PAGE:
As part of my humanitarian efforts in the field of pain and nutritional psychology, I serve as a contributor to The Center of Nutritional Psychology where I curate the Diet and Chronic Pain Nutritional Psychology Research Library. Additionally, I contribute to the Nutritional Psychology course with the latest research findings. Currently, I am in the process of transforming my dissertation into an article, intending to submit it to a Health Psychology journal for publication. I hope to present my dissertation work as a poster at the APA conference next year. Moving forward, my objectives are to continue learning, expanding my knowledge, and conducting presentations on how nutritional interventions can positively impact mental health and pain management. I also have a keen interest in conducting further research and publishing articles related to chronic pain.

Who have been some of your biggest mentors or role models in pain psychology?

Dr. John Parke has been a significant mentor for me in the field of pain psychology. During my pre-doctoral internship at Mindhealth, working under his supervision provided me with a strong understanding of the neuroscience and biopsychosocial aspects of pain. Integrating Eriksonian principles with evidence-based practices, his mentorship laid a solid foundation for my professional growth. He also introduced me to Dr. Howard Schubine’s work on Mind Body Syndrome. I am grateful for the training opportunities with Mark Grant, MA, in implementing EMDR and hypnosis for chronic pain treatment. Mark’s trauma-informed approach, emphasizing the interconnectedness of somatic, neuro-affective, and functional aspects, deepened my understanding of medically unexplained pain and its developmental origins. His method aligns with Porges’ concept of ‘deep physiology,’ shedding light on the role of trauma and brain function in chronic pain maintenance. Additionally, I admire Dr. Stephen Porges’ work and have attended his seminars on the Polyvagal perspective on chronic pain and addictive treatment, as well as the integration of the Safe and Sound Protocol within EMDR.

How do you anticipate the future development of pain psychology? What is needed to accomplish that?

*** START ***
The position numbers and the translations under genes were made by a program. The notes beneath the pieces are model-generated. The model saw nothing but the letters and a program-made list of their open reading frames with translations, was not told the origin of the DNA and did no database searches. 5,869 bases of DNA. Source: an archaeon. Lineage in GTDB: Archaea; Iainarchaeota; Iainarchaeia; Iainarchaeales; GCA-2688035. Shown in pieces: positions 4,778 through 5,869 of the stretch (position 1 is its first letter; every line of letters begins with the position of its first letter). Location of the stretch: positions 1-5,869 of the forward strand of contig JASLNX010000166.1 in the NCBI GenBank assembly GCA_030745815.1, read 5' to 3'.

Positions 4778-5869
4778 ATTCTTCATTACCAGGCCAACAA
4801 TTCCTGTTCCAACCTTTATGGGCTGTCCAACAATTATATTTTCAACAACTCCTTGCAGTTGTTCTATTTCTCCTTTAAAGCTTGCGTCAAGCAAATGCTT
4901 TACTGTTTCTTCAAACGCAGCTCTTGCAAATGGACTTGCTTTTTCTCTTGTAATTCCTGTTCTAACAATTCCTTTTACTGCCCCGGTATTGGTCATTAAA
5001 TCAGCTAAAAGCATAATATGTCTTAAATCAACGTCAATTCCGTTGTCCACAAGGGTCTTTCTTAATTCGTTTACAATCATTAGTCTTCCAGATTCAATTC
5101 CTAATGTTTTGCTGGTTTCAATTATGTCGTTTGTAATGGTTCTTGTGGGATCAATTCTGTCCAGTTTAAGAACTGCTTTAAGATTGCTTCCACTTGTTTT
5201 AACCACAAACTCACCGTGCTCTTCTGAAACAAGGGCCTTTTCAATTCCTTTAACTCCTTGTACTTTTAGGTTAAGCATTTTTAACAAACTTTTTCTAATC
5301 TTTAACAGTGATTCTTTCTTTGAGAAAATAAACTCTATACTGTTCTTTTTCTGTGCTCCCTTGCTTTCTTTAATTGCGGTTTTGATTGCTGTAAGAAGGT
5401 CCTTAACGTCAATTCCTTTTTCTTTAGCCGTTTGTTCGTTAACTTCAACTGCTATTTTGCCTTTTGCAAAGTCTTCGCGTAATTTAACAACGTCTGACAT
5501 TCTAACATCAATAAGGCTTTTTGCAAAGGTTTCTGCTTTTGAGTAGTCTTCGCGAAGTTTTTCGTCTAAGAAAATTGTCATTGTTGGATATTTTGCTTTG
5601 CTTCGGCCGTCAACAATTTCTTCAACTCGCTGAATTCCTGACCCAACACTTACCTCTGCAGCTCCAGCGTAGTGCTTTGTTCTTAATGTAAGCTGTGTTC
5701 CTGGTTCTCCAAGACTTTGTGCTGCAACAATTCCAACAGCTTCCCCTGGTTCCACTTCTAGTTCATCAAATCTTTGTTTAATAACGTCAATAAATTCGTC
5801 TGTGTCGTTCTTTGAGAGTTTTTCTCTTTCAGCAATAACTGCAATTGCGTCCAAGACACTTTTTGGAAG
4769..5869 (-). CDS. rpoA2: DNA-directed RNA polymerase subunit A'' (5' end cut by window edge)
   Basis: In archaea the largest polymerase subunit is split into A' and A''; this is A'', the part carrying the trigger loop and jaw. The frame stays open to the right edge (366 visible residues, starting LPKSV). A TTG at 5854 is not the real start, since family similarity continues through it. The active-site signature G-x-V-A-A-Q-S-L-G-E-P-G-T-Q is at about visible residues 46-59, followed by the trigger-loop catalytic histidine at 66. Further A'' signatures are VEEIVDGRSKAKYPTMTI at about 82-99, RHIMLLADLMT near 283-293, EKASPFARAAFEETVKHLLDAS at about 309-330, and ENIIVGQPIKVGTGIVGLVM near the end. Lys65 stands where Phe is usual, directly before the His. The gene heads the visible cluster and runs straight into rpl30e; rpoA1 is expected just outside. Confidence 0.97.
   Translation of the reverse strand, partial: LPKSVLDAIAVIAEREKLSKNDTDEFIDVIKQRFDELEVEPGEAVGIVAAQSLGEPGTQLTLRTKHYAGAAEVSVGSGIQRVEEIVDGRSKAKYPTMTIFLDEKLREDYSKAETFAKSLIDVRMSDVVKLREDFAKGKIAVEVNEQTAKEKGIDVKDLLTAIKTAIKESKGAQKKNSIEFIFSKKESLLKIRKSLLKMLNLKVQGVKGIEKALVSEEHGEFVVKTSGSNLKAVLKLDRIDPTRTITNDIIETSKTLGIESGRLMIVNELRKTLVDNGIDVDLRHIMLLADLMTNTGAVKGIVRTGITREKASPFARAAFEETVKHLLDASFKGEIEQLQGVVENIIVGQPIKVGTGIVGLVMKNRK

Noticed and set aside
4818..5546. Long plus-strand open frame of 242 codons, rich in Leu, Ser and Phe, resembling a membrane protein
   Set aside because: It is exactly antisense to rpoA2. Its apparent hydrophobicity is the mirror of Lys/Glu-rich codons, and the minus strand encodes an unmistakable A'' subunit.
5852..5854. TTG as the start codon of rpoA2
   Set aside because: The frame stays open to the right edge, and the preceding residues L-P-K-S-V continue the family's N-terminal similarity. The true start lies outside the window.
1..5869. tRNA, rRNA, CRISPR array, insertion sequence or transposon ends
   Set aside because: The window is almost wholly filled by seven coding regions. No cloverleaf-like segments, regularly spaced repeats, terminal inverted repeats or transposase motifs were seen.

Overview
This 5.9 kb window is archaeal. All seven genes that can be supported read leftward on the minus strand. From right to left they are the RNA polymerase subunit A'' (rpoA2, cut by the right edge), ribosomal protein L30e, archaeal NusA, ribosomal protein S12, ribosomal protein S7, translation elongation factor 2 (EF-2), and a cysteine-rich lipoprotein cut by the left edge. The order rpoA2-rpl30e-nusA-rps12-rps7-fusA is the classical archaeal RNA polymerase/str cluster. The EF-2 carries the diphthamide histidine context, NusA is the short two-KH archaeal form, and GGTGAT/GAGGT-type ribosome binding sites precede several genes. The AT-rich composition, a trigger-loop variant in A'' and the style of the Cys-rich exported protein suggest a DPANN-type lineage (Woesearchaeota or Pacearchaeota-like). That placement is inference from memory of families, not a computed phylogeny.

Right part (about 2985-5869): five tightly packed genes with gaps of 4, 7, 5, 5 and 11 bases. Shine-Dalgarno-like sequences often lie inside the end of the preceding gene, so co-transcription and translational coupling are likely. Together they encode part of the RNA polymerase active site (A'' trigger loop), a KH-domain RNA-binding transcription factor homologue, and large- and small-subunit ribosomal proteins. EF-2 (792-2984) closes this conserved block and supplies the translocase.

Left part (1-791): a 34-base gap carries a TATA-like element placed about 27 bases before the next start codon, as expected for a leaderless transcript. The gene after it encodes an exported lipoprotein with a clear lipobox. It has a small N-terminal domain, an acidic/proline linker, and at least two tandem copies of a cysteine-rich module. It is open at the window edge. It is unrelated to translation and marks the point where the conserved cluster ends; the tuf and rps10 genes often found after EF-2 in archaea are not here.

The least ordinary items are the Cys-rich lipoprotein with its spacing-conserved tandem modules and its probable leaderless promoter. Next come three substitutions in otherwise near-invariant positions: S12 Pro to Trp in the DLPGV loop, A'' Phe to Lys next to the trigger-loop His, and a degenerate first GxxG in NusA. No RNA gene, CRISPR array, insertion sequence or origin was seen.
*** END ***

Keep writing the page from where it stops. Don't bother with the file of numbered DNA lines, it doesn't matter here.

I think the convergence of nutritional psychiatry and gut microbiome research presents a promising frontier in the advancement of pain psychology. By understanding and leveraging the complex interactions between diet, gut health, and psychological well-being, pain psychologists can provide psychoeducation on the importance of diet in managing pain, mental health, and supporting gut health. Recent research underscores the importance of the gut-brain axis in influencing pain perception and mental health, particularly through inflammation modulation. Chronic inflammation is implicated in various pain conditions, and depression is increasingly recognized as an inflammatory disorder. A healthy gut microbiome can regulate the body’s inflammatory response, potentially alleviating pain and enhancing mental well-being. This insight paves the way for nutritional interventions aimed at promoting gut health as a strategy for pain management.

Pain psychologists play a vital role in addressing both the psychological factors contributing to pain maintenance and the brain’s changes. I envision psychologists collaborating with dietitians, functional medical doctors, and patients, translating dietary guidance into manageable steps, and psychologically preparing patients to make lasting changes to their dietary habits, which can be challenging for many. To achieve this, education and training in this area of focus are crucial for both pain psychologists and patients. Clinicians can enhance their practice by gaining insights into the role of the gut microbiome in pain and incorporating principles of Nutritional Psychiatry. As always, there is a continuous need to expand pain psychology training courses at universities and offer mentorship/internship opportunities to clinicians interested in this field.